Interest: Talking about interest is easy. There are only two things to remember: first, we have to pay it - there's no choice involved. Second, the only way to reduce it is to reduce the debt. Period. [Not entirely true... we could always have our mints crank out currency which will reduce the value of our currency... then we can pay them back in worthless bills. But I don't think we want to go this route!]

Entitlements: The 800 pound gorilla in the room. The fact is, we need to cut entitlement spending or raise entitlement taxes. This isn't a debating point, it is quite simply the only way to regain fiscal responsibility. I've worked with Robert Reischauer, one of the biggest budget wonks out there, for the last two years and through him I've met lots of other big budget wonks. Doesn't matter what party they're associated with, they all agree - the solution to the budget problem is dealing with entitlement spending. Nobody owned up to this in the debate, which was telling about how hard it's going to be. Obama did mention one part of Medicare that could be cut - the Medicare Advantage "subsidy". Ever since 1997, Medicare beneficiaries have had the option of enrolling in privately administered Medicare plans, known as "Medicare Advantage". Fine - the idea was to harness the competitiveness of the private market... I can buy that. The problem is, the government ends up paying around 15% more for those plans than they do for "regular" Medicare plans. That's great - cutting that subsidy to the level of other Medicare plans and making beneficiaries pay the difference if they still want the private insurance sounds like a smart idea to me.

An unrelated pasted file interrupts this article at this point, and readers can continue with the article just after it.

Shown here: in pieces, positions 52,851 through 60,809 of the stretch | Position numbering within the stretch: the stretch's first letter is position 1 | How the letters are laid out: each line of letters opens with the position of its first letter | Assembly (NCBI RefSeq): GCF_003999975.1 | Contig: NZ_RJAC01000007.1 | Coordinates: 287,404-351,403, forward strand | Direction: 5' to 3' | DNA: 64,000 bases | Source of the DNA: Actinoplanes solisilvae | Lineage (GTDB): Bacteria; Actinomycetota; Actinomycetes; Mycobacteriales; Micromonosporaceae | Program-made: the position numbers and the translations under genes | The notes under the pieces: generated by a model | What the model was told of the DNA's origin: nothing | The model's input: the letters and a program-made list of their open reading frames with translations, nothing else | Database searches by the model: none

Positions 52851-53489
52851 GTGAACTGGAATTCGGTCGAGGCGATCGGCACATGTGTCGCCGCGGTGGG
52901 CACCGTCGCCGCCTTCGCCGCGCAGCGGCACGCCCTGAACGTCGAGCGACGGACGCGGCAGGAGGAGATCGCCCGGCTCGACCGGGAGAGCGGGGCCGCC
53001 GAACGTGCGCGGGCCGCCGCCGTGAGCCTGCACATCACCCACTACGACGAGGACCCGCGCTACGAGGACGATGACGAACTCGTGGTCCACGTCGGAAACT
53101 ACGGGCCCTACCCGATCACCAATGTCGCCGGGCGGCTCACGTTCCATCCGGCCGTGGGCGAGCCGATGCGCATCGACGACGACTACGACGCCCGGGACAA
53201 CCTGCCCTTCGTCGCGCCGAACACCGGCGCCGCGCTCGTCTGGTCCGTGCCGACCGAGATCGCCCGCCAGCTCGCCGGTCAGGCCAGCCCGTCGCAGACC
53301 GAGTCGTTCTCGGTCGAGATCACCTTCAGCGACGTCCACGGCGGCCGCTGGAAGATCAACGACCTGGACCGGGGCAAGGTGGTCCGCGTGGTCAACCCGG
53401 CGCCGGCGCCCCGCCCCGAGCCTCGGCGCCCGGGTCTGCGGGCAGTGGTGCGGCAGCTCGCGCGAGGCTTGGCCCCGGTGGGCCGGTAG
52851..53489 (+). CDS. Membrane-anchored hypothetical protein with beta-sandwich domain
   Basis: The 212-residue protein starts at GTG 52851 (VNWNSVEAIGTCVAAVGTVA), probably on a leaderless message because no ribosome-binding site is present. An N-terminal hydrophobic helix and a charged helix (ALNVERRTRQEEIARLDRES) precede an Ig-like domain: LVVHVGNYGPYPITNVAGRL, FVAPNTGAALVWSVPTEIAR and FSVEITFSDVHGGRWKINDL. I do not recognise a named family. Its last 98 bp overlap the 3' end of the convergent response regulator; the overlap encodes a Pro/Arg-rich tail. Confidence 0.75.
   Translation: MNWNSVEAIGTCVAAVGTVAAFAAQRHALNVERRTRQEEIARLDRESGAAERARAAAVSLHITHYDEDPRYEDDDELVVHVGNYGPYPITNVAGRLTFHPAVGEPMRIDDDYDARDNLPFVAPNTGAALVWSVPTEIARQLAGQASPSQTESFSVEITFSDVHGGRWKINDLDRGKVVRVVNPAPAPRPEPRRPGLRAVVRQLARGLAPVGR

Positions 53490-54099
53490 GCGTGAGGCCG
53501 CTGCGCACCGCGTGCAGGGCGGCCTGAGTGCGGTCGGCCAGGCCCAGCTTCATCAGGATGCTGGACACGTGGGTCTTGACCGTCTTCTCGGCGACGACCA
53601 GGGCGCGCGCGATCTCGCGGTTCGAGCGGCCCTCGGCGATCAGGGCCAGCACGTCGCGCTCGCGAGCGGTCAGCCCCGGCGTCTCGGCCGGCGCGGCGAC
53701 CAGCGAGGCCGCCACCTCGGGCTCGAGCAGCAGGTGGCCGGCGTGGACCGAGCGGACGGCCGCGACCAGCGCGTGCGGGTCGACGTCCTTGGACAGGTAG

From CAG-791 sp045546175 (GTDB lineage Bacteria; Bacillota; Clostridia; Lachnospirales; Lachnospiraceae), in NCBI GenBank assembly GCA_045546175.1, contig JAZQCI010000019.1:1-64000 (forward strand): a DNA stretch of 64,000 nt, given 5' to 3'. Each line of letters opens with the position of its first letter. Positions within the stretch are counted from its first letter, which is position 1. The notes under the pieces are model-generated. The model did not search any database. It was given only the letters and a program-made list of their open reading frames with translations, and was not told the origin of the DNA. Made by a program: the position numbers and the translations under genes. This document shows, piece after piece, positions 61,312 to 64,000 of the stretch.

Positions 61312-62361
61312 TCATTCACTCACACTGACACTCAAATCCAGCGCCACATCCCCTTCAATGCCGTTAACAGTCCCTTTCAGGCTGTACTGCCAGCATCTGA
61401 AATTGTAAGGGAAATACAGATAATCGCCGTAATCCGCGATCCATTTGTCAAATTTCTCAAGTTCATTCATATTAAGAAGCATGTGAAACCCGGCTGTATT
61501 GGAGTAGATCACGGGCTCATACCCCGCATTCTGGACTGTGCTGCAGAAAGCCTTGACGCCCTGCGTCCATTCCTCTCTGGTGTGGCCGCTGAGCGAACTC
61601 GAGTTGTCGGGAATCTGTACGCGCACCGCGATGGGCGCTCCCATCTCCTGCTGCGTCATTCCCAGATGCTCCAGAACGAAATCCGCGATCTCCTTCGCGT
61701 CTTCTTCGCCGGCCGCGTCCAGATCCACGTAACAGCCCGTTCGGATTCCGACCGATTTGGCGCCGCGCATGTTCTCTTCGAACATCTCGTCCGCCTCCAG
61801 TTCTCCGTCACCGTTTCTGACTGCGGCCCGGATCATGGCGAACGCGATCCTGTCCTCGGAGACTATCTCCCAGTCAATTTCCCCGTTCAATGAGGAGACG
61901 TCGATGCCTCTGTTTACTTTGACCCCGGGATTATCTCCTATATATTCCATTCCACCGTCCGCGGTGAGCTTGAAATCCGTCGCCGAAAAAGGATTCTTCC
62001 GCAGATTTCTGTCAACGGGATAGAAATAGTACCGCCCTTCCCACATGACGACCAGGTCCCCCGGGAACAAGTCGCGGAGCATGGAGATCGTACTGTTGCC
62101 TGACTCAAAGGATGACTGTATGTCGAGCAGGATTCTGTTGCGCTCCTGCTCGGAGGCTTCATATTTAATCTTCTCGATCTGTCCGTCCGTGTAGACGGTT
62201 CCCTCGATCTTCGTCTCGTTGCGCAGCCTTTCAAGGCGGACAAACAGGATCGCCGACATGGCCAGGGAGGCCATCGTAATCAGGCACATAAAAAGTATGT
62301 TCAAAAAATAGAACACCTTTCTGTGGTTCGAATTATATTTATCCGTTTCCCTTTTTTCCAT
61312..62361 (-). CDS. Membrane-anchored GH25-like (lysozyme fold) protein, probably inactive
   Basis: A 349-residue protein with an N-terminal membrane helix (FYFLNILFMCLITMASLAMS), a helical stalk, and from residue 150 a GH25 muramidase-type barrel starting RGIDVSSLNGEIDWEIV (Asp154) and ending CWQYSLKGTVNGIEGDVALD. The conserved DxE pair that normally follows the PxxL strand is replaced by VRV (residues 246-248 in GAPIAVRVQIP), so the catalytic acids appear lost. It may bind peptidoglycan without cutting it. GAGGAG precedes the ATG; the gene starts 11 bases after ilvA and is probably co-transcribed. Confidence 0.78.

The problem is, even Obama didn't demand fundamental reform. I'm NOT an expert on entitlement programs, but even I could suggest:

- First and foremost, freezing physician payments which is one of the fastest growing components of Medicare.

- Raise the eligibility age for both programs

- Eliminate the FICA tax cap. I'm not sure exactly what it is now, but it's somewhere around $100,000. You have to pay something like 7.5% of your taxable income into Social Security up to $100,000 right now. After $100,000, your income isn't taxed!!! Why is this? This means that the rich actually pay a LOWER tax rate than the poor when it comes to Social Security! Now, I know there are legitimate ethical cases against a progressive income tax... but who in their right minds supports a REGRESSIVE tax??? Raising or eliminating this cap would help things out.

- Cut benefits. Yes - my specific suggestions and expertise end here, and I have to offer the non-descript "cut benefits". Someone more familiar with the program than I can get into the specifics.

We can do this - we need to have the strength to take on the entitlement programs. That will make substantially more difference than any pork-cutting programs that McCain and Obama propose. Nobody embraced this, although Obama made it clear that he was open to reducing some entitlements. I hope he's just holding his tongue because saying "I'm going to cut Social Security" would be the kiss of death on the campaign trail. Perhaps he'll be more energetic on this front than he lead on. But don't be fooled by that little discussion they had on the budget... McCain wasn't being bold at all - he was essentially describing the status quo. And Obama didn't offer a whole lot either.

1 comment:

Evan said...